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Junkyard Joyride

Junkyard Joyride

At one time back in the early ‘80s, we were sitting around the office of a collector car magazine wondering how long junkyards would last in the future. The “green” movement was already in progress and junkyards, as we knew them as young car enthusiasts, were changing and “cleaning up their acts.”
We started dreaming about how the day would come when there were no junkyards, and we joked that someone would start an amusement park with a junkyard theme. Car lovers would pay admission and get to walk around a park loaded with derelict cars. There would be a barking junkyard dog and a “junkman” buy the gate that you’d have to make believe you were negotiating with to buy a part. If you negotiated well, a bulb would light and you’d win a prize—maybe a hubcap or something.
We even sketched a drawing of the place. It was filled with rusty old cars that most people never heard of like La Salles, Oaklands and Hupmobiles (even my spell checker burped at that last one)! There would be a fence decorated with dozens of “No Trespassing” signs and maybe even a crusher that you put a quarter in and scrunched a fender or a hood. The more ideas we thought up, the more we laughed about our junkyard amusement park idea. We figured it would give future generations a taste of the “joys of junkyarding.” We even coined a name for it -- “Junkyard Joyride.”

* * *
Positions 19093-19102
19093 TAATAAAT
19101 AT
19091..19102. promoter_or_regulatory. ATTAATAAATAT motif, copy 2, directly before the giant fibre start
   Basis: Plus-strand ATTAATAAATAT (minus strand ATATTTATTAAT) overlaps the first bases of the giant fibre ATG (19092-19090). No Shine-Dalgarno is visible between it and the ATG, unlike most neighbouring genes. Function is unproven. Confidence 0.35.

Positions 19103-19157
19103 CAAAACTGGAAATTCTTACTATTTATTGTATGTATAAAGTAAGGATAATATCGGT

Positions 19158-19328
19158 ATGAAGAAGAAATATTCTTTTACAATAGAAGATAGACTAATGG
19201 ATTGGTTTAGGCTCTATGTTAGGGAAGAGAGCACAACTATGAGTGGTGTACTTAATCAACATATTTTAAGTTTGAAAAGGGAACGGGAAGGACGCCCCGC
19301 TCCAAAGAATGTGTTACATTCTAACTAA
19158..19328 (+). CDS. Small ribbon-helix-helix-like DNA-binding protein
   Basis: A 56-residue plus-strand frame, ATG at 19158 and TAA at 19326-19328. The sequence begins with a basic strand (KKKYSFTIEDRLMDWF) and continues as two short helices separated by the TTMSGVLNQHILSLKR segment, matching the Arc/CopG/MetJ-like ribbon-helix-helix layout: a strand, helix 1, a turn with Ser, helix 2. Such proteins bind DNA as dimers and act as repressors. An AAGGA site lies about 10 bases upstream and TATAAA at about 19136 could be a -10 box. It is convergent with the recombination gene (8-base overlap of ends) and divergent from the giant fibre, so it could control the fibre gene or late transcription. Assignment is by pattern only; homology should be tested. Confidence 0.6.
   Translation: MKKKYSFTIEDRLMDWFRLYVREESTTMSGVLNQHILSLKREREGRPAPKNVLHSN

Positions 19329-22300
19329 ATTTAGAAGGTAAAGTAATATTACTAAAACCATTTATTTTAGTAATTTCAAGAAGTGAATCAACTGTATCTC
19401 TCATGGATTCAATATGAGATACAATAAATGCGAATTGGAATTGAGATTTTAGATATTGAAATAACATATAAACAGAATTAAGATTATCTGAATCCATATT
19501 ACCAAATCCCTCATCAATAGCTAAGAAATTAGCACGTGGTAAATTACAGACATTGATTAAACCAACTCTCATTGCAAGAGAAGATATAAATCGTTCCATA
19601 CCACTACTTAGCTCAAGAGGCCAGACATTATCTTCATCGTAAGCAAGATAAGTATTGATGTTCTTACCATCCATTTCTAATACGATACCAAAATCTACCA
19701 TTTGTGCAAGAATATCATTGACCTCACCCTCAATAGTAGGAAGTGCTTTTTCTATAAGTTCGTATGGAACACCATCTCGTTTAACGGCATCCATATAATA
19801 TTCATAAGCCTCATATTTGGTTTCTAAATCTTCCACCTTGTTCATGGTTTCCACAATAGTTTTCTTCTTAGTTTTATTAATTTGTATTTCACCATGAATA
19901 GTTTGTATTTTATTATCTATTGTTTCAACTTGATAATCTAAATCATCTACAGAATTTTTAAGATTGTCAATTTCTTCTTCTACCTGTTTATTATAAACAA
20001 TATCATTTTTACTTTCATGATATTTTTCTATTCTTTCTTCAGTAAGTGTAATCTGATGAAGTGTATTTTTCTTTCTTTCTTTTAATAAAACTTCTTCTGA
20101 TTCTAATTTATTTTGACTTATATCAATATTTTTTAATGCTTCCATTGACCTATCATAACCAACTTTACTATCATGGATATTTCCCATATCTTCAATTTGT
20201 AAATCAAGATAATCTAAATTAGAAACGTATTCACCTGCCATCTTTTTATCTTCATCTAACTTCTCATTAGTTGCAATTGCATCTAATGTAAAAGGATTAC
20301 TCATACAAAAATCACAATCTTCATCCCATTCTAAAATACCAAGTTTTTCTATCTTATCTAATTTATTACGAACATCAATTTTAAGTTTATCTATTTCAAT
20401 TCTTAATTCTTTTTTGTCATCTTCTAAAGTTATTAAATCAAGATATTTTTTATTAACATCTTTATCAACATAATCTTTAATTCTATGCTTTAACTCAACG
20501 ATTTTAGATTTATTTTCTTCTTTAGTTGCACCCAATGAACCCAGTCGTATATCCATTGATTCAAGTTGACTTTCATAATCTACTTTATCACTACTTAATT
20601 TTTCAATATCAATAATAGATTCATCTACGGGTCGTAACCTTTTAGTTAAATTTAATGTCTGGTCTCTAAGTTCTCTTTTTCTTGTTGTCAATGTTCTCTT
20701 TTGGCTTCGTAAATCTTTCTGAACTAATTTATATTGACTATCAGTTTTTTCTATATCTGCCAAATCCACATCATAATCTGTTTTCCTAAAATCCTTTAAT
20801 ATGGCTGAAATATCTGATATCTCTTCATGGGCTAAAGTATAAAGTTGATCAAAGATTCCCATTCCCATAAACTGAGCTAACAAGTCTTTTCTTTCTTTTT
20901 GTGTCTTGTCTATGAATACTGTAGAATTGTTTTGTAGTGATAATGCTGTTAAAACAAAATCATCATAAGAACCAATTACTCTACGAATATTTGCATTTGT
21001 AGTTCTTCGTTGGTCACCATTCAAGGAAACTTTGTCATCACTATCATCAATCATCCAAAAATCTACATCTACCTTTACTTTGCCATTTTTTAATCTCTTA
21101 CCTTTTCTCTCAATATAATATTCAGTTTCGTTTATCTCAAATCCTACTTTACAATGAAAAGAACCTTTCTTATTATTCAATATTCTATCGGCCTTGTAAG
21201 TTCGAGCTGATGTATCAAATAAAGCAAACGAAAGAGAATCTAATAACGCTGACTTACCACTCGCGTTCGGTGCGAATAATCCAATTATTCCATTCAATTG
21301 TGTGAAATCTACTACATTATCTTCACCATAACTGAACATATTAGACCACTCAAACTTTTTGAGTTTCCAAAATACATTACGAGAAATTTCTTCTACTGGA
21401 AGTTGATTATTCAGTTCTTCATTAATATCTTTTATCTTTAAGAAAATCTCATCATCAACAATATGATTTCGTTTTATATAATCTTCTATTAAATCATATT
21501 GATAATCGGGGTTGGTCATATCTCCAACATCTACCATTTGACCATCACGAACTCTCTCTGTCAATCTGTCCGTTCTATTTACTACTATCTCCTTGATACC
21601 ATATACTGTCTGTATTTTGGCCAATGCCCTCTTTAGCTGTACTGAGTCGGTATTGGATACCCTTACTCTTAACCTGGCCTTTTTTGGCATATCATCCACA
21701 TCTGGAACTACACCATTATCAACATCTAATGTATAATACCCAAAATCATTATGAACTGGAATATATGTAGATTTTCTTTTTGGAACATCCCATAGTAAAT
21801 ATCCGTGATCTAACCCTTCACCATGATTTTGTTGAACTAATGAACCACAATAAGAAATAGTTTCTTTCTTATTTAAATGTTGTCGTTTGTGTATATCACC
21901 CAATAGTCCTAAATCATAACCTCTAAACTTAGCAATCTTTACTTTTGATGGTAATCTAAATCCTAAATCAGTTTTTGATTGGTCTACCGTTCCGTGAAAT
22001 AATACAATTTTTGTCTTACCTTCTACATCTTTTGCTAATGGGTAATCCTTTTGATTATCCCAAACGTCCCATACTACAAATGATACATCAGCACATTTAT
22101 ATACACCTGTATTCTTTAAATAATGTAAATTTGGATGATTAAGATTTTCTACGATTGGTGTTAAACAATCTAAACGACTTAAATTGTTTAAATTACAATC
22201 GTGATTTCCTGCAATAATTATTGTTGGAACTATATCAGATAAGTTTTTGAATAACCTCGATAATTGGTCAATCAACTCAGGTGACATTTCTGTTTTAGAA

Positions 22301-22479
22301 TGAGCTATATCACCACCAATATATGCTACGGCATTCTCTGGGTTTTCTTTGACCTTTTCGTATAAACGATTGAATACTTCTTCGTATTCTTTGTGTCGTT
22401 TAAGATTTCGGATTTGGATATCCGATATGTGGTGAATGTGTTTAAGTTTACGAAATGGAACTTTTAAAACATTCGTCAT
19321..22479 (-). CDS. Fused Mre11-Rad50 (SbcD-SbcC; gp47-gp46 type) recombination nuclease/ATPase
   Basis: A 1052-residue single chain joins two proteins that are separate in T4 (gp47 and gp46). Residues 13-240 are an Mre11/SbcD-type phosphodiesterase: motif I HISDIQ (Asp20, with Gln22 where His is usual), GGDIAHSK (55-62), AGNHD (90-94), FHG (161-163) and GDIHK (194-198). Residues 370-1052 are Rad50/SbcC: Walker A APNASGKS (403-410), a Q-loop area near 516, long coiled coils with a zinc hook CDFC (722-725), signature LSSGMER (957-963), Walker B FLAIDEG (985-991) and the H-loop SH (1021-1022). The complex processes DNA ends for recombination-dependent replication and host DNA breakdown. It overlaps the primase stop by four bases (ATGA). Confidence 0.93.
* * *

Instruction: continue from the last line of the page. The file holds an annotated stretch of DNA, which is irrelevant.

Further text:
Believe it or not, a version of our fantasy has now come to life at the Motorama Auto Museum Ltd. in Aniwa, Wis. ( or The museum has lots of nice cars and motorcycles on indoor display, including a rare Alfa Romeo Disco Volante dream machine. The junkyard or “Boneyard” section is outdoors, near a recreation of a Chevrolet Corvair dealership.
The Boneyard is loaded with all kinds of cars nestled into a wooded area with a clearly marked path winding through it. There are models such as an AMC Marlin, a Rambler Cross-Country station wagon and a Nash Metropolitan. International travelers that became permanent residents include a German-made Goliath and a Fiat van. There’s also Buicks from the ‘30s and ‘40s, a Plymouth Valiant from the early ‘60s and a Nash Metropolitan.
The nice thing about this junkyard is that you can walk around as long as you like or at least until you get hungry, thirsty or tired. At any of those points, you can stop at the Alfa Heaven MotorSports Bar for snacks, food or liquid refreshments.